‘Russification’ of ‘Soft Power’:
Transformation of a Concept
Yelena Osipova
School of International Service
American Unive...
Soft Power
- Joseph S. Nye, Jr. (1990)
- Appeal & attraction  shape preferences
- Resources:
- Culture and attractiveness...
Critique: Hegemony?
 Gramsci: reproduction of a given social order
 Ideational as well as material means
 “Universal id...
American Soft Power?
 Parallels: soft power & hegemony (Zahran & Ramos, 2010)
 American global hegemony?
 Global popula...
Russia: The Context
 Prominence in mid-2000s
• Putin’s 2nd term:
more assertive FP
• “Color Revolutions”
• NATO expansion...
Reinterpretation
 Sovereignty & “sovereign democracy” (Surkov)
• Resist American meddling
• Basis for Russian soft power:...
Recontextualization
Nye’s framework:
 Culture & attractiveness:
• Rich heritage, multiculturalism, Russian language, &
co...
Tools & Mechanisms
 Many borrowed from others & the past
 Foundational:
• Russian language
• Humanitarian cooperation
 ...
Example: Ukraine/Crimea
 #Euromaidan seen as Western intervention
 Threat to Russian interests
 Large Russian/Russian-s...
Conclusion
“For Russia, soft power doesn’t have to mean being a softy.”
Pavel Koshkin & Ksenia Smertina, Russia Direct, Ma...
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Osipova - Russification of Soft Power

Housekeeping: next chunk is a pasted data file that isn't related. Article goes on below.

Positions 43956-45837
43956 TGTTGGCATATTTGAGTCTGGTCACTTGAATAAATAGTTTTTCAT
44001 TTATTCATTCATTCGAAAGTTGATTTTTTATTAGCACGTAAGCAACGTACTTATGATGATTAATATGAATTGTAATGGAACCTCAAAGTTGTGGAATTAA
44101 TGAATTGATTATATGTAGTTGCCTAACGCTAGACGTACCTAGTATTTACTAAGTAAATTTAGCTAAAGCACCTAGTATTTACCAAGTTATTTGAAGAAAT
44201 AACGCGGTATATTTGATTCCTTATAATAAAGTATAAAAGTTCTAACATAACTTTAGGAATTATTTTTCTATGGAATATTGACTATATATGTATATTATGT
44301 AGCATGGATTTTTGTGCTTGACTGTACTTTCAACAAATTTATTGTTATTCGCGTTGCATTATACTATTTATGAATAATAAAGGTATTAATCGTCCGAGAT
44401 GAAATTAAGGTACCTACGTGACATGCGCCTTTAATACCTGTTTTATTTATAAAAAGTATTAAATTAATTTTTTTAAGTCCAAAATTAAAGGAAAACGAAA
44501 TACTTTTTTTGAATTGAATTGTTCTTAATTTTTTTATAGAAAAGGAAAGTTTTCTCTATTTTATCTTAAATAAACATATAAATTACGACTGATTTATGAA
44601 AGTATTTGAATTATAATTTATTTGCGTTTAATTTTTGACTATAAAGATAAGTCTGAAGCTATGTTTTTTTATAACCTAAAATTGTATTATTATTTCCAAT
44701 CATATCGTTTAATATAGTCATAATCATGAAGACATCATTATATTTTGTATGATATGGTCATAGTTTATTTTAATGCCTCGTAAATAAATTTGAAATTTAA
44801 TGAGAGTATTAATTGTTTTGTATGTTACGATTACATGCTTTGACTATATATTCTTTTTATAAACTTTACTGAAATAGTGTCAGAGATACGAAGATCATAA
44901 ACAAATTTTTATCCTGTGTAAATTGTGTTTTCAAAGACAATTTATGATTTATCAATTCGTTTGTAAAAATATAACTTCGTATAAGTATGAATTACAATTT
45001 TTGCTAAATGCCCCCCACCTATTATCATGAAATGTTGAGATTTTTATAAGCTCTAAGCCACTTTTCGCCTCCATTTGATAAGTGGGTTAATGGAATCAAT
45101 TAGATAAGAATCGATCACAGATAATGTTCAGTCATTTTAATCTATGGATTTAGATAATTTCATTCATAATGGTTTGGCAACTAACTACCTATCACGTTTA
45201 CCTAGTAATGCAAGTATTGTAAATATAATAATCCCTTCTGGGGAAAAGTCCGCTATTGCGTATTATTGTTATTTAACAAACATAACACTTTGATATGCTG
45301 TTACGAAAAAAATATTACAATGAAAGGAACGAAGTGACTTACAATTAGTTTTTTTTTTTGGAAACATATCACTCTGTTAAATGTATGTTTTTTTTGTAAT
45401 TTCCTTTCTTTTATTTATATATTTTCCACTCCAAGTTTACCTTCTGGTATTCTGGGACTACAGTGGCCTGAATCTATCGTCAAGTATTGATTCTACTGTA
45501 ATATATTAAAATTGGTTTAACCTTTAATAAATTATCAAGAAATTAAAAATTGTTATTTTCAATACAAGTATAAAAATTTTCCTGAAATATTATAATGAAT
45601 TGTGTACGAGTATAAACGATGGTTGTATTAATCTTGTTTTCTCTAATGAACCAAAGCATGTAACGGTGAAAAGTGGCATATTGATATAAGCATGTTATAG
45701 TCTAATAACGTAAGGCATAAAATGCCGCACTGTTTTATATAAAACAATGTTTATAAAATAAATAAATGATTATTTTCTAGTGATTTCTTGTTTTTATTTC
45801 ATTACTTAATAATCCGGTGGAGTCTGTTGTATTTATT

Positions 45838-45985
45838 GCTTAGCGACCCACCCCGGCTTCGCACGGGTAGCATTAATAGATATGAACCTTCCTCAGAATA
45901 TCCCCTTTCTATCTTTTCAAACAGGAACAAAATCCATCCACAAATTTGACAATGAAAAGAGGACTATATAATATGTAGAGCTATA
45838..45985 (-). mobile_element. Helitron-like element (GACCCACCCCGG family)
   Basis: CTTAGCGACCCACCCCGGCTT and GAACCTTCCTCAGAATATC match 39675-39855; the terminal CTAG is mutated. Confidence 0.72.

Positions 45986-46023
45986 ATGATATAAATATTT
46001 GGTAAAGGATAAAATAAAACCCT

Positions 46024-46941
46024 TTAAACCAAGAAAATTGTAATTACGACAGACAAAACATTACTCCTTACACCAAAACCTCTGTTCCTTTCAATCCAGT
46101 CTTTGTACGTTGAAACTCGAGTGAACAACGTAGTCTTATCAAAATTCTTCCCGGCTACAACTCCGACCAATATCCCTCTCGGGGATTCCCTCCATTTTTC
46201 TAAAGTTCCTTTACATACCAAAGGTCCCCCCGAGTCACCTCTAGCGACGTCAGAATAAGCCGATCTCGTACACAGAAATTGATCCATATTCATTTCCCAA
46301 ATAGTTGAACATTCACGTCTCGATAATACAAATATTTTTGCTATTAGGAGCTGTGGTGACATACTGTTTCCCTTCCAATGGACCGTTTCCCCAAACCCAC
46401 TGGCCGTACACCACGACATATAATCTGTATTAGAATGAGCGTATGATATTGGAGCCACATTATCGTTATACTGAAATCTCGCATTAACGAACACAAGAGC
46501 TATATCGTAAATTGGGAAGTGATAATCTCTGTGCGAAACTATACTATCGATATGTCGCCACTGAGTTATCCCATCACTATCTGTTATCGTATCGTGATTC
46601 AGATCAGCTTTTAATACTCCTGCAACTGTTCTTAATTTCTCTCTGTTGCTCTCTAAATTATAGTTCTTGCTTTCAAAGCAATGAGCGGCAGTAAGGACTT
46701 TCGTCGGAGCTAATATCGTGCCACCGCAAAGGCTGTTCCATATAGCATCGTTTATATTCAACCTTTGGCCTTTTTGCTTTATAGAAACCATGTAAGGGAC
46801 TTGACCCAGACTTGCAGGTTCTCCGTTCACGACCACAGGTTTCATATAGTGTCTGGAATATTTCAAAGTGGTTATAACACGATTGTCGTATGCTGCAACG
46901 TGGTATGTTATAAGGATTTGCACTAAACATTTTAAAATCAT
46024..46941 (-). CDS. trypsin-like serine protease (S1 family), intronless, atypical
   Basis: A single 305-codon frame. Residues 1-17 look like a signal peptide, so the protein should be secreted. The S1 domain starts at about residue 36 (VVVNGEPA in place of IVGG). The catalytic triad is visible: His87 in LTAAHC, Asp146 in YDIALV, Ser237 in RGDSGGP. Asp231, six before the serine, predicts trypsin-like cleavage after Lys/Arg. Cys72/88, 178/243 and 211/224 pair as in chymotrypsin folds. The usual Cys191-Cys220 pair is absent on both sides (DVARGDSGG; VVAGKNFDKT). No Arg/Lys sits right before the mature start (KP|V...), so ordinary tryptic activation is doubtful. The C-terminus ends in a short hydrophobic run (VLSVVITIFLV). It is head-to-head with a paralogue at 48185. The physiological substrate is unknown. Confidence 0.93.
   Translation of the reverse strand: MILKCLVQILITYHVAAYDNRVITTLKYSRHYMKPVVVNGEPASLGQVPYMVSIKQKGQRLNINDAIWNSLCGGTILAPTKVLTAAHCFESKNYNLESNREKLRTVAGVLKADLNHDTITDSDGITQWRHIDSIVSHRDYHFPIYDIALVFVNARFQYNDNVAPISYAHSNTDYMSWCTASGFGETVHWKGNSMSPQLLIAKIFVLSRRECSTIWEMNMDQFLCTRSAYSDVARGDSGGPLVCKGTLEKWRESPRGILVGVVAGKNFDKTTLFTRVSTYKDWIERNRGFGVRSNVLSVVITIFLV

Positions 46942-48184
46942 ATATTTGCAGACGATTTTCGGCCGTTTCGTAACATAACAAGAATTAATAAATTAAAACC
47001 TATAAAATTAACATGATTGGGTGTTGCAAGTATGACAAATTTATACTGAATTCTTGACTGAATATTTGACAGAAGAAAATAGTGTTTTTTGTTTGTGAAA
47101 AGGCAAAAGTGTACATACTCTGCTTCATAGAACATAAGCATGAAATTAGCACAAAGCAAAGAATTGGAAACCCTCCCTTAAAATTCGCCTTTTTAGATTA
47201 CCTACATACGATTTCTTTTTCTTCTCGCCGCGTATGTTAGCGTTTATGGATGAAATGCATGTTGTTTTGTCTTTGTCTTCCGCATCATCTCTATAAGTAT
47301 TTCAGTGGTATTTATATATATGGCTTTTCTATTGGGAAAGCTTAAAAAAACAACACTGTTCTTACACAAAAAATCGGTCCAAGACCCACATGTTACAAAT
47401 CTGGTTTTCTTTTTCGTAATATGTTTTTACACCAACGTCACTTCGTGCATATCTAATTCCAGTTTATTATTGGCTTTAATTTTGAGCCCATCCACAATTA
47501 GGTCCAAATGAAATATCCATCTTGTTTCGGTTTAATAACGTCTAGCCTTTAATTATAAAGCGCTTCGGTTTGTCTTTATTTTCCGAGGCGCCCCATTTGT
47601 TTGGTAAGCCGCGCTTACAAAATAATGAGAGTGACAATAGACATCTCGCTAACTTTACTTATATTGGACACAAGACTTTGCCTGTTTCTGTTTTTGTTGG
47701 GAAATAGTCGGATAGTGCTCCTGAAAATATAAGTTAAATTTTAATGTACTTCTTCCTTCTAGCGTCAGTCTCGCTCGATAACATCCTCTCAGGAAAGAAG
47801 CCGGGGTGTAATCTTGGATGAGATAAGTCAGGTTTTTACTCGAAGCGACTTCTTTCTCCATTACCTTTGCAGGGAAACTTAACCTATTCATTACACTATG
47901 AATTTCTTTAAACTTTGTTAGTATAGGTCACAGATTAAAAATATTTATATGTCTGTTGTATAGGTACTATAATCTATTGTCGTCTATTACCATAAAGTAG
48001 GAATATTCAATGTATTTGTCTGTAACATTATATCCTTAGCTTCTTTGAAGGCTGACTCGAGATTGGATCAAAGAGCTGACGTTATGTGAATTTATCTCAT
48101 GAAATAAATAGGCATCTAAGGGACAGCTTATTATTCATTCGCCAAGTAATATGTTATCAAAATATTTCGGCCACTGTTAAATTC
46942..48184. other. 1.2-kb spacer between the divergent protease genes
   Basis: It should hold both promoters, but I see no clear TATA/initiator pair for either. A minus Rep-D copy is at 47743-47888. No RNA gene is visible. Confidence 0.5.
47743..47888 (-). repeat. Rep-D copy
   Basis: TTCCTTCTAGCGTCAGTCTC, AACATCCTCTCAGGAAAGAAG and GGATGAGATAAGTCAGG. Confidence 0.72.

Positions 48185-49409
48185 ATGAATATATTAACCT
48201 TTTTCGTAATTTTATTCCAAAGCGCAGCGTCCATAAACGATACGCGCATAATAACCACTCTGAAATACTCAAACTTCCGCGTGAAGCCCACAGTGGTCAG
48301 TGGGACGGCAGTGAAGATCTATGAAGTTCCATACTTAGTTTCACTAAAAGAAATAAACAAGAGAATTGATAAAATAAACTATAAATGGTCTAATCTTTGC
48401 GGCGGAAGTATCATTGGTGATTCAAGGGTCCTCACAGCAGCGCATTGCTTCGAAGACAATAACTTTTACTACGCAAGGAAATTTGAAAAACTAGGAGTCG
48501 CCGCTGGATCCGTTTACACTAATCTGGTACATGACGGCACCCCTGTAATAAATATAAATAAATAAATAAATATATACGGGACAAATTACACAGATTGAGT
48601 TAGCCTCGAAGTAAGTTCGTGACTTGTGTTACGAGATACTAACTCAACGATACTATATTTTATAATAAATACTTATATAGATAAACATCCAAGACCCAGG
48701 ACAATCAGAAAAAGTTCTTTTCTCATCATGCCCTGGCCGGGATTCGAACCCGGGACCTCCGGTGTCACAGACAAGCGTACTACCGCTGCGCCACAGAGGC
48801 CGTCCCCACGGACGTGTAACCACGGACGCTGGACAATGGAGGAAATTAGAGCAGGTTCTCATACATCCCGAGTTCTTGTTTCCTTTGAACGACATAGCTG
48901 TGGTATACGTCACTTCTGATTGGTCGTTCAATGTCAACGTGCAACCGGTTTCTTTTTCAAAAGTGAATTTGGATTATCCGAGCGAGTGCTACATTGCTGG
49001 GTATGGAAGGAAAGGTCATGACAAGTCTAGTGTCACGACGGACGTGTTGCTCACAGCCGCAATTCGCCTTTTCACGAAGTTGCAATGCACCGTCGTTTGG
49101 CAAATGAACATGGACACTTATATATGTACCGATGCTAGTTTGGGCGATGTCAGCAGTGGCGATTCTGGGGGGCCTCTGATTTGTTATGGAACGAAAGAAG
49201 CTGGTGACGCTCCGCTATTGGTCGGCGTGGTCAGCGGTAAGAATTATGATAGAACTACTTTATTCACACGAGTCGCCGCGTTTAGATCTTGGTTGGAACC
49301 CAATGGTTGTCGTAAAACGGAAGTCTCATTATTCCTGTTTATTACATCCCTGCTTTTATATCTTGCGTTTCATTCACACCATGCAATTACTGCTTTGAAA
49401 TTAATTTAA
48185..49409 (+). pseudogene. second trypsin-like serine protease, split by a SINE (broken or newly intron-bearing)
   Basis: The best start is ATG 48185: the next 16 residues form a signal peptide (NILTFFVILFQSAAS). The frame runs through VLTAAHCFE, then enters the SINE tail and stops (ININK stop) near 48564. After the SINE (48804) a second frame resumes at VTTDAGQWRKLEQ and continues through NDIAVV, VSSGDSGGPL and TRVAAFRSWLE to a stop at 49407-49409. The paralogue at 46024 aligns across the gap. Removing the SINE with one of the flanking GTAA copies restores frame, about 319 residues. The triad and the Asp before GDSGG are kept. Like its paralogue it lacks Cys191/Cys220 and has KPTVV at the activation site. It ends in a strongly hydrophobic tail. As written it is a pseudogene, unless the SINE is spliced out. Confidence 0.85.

1. 1. ‘Russification’ of ‘Soft Power’: Transformation of a Concept Yelena Osipova School of International Service American University, Washington, DC
  2. 2. Soft Power - Joseph S. Nye, Jr. (1990) - Appeal & attraction  shape preferences - Resources: - Culture and attractiveness - Political values - Perceived legitimacy of policies
  3. 3. Critique: Hegemony?  Gramsci: reproduction of a given social order  Ideational as well as material means  “Universal ideology”  “Historic bloc”: an articulate network of social institutions that reinforces hegemony  Not entirely coercion-free
  4. 4. American Soft Power?  Parallels: soft power & hegemony (Zahran & Ramos, 2010)  American global hegemony?  Global popularity: • “de-Westernization”
  5. 5. Russia: The Context  Prominence in mid-2000s • Putin’s 2nd term: more assertive FP • “Color Revolutions” • NATO expansion  Geopolitical lens
  6. 6. Reinterpretation  Sovereignty & “sovereign democracy” (Surkov) • Resist American meddling • Basis for Russian soft power: no strings attached  “Color revolutions” as America’s “historic bloc”  Response: enhance Russia’s own soft power
  7. 7. Recontextualization Nye’s framework:  Culture & attractiveness: • Rich heritage, multiculturalism, Russian language, & conservative “moral pole”  Attractiveness of political values: • Diversity, tolerance, & inclusiveness  Legitimacy of policies: • Respect of sovereignty; holding US accountable
  8. 8. Tools & Mechanisms  Many borrowed from others & the past  Foundational: • Russian language • Humanitarian cooperation  “Compatriots abroad”
  9. 9. Example: Ukraine/Crimea  #Euromaidan seen as Western intervention  Threat to Russian interests  Large Russian/Russian-speaking population  Vast network of cultural/social diasporan orgs.  Activated to promote Russian interests  Crimea: success case
  10. 10. Conclusion “For Russia, soft power doesn’t have to mean being a softy.” Pavel Koshkin & Ksenia Smertina, Russia Direct, March 17, 2014

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